9. #9
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    Many mountain bike frames have holes drilled in the fork and seat stay bridge that will accomodate a road caliper. I have been able to put road wheels on a mountain bike with long reach road brakes this way. Mud clearance is a bit of an issue, but that is going to be the case anyway with a make-shift bike like this.

  10. #10
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    Quote Originally Posted by Fixed Up North View Post
    Many mountain bike frames have holes drilled in the fork and seat stay bridge that will accomodate a road caliper. I have been able to put road wheels on a mountain bike with long reach road brakes this way. Mud clearance is a bit of an issue, but that is going to be the case anyway with a make-shift bike like this.
    yeah, sadly the Specialized i'm doing this with doesnt have that as an option.
    IRT make-shift = haha, i know. im just doing it for fun for a beater. i have too many bikes as it goes, might as well complete another one that funtions and is semi original. i've got a 26" Cannondale F900 singly XC bike, full rigid that i ride now; just wanted another singly thats more of a road/trail/path bike *shrug*

  11. #11
    Hello. crushkilldstroy's Avatar
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    I've seen a super janky bike where the guy just drilled some holes further up on a set of v brakes and somehow miraculously mounted pads to that. It looked like it worked for him, but I wouldn't ever try it myself.

    I would assume that those Mavic brake adaptors would work for what you're doing. I just hope that they wouldn't flex too badly.
    Quote Originally Posted by Jacquie Phelan
    Until mountain biking came along, the bike scene was ruled by a small elite cadre of people who seemed allergic to enthusiasm.

  12. #12
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    are you sure those brakes will work for 700c wheels on a 26" frame?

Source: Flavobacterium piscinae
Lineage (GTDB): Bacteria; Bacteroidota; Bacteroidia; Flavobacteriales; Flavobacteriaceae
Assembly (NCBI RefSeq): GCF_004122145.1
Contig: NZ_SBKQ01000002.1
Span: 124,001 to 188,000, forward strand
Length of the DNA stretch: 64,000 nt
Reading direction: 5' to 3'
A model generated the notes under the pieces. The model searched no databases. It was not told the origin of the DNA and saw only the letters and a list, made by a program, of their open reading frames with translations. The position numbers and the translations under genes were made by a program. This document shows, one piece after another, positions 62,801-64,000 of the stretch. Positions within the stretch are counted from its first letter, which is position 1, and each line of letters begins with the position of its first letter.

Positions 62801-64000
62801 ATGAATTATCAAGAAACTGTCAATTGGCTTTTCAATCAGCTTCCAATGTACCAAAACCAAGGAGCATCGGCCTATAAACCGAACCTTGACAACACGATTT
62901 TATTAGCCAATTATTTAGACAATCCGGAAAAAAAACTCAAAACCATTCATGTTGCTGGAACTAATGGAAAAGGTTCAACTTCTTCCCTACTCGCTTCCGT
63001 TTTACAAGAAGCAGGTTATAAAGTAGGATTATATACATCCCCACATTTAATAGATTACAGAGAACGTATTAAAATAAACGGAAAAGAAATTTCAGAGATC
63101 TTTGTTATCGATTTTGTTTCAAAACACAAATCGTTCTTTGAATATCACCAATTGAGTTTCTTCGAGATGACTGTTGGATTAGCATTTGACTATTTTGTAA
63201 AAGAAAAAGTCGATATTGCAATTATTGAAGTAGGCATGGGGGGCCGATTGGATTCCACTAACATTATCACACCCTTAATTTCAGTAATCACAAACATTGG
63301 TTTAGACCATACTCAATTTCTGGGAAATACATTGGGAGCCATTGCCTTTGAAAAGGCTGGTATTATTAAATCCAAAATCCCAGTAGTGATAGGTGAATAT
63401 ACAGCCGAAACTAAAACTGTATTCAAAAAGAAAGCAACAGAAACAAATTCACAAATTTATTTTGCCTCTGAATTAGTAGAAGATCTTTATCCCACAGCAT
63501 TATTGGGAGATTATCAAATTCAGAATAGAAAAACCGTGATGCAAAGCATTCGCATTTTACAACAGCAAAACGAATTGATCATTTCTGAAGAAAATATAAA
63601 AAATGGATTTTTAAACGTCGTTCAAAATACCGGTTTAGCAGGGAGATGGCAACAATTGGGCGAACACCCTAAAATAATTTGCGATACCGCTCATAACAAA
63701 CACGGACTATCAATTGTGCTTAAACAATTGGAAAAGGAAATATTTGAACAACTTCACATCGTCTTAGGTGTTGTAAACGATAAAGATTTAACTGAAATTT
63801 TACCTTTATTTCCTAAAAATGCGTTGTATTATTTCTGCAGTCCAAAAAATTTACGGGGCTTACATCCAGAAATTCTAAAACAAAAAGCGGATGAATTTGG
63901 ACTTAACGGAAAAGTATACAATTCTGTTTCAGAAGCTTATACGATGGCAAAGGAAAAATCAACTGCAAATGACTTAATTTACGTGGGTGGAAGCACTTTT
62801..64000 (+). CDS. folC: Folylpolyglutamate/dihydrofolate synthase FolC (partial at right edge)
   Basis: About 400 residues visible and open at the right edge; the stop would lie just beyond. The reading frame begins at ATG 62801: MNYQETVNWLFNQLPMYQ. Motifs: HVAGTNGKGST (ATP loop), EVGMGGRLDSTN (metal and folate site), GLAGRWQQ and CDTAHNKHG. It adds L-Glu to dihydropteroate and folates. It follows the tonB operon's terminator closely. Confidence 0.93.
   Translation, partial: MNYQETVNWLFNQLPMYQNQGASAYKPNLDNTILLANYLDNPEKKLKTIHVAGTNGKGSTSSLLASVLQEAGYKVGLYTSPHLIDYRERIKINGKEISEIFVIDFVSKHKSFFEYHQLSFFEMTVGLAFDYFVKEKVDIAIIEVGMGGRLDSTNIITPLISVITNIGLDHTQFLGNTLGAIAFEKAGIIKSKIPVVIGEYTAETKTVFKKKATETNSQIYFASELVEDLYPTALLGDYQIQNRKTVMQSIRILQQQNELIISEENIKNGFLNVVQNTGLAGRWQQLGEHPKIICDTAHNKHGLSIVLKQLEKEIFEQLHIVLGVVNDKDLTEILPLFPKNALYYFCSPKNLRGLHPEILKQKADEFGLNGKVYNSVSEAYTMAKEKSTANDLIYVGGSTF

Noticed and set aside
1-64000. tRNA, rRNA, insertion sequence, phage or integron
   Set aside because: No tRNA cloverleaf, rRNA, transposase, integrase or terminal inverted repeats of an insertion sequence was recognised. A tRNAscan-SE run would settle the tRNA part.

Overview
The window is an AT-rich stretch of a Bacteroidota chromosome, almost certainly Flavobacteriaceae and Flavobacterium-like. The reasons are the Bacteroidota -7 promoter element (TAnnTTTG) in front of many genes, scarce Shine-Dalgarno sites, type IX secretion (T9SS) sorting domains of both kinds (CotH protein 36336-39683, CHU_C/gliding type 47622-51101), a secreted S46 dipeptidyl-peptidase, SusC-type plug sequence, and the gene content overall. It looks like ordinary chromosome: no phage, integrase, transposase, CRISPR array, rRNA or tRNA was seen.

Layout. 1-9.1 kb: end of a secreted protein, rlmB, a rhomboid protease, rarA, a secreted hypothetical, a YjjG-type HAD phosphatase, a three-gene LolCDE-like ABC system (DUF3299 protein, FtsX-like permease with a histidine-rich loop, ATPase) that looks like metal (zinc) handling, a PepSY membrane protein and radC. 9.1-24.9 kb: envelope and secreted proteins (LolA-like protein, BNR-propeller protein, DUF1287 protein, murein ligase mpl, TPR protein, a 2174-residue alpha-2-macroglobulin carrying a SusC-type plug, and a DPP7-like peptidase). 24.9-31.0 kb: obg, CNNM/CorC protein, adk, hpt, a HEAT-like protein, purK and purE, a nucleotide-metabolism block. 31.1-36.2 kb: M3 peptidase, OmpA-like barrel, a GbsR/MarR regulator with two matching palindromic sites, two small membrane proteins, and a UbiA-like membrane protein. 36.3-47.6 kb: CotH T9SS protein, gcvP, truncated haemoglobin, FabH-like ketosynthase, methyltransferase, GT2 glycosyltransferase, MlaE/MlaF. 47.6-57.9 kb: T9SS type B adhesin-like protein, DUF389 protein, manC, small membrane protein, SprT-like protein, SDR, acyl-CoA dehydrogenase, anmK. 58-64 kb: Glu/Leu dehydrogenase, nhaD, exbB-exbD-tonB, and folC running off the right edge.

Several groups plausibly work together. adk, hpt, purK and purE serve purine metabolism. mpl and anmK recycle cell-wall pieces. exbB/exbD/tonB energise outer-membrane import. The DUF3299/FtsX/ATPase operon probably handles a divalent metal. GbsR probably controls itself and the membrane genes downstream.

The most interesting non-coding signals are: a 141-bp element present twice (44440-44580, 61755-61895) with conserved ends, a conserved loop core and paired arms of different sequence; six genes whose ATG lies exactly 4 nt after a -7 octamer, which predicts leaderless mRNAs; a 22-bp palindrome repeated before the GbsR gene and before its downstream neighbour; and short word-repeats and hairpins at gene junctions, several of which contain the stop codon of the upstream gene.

they end very soon, just realized haha

  13. #13
    Senior Member Milice's Avatar
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    Quote Originally Posted by truvaine View Post
    are you sure those brakes will work for 700c wheels on a 26" frame?
    they end very soon, just realized haha
    Yes, it's what I started with
    If it looks like the $3000 bikes but costs less than a decent helmet, it probably isn't a wise investment.


    http://keith-crossreference.blogspot.com/

  14. #14
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    There are other types of cantis with enough adjustability to run 700c on 26" frames. Avid Tri-Align and an early Tektro model come to mind. I can confirm that the tri-aligns work great.

    Regarding the Mavic brake adapter, make sure of tire clearance. I think it may limit you to 30mm or so.

  15. #15
    Senior Member jitterymonkey's Avatar
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    Quote Originally Posted by Milice View Post
    If you can find a set of old school Onza brakes you can do it. They had a post that the brake pad moved on to adjust for wheel size.
    You used to be able to get them on ebay, but I have not seen a set of them lately.

    Here's a pair on ebay
    Thanks Keith, (when Ya gonna update that blog?)
    Picked them up for my 650B'd Cross Check.

    Now I have to choose....Run a 650B or a 700c wheelset?

  16. #16
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    jittery monkey.....................
    so i was bidding against you?

    guess i'll have to find something else.

  17. #17
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    http://www.paulcomp.com/frmbrakes.html


    expensive, but looks like they are well made

  18. #18
    cs1
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    Why not put road tires or slicks on the 26" wheels? Isn't that easier than screwing with the brakes? I used to run Specialized Nimbus tires on my old MTB. While not as fast a real roadbike it was a lot faster than knobbies.
    1999 Waterford RSE-11, 1995 Waterford 1200, 1989 Specialized Rockhopper Comp
    1989 Raleigh Technium, 1989 Schwinn Traveler, 1986 Specialized Rockhopper
    1984 Specialized Stumpjumper, 1986 Specialized Stumpjumper and just way too many projects to list.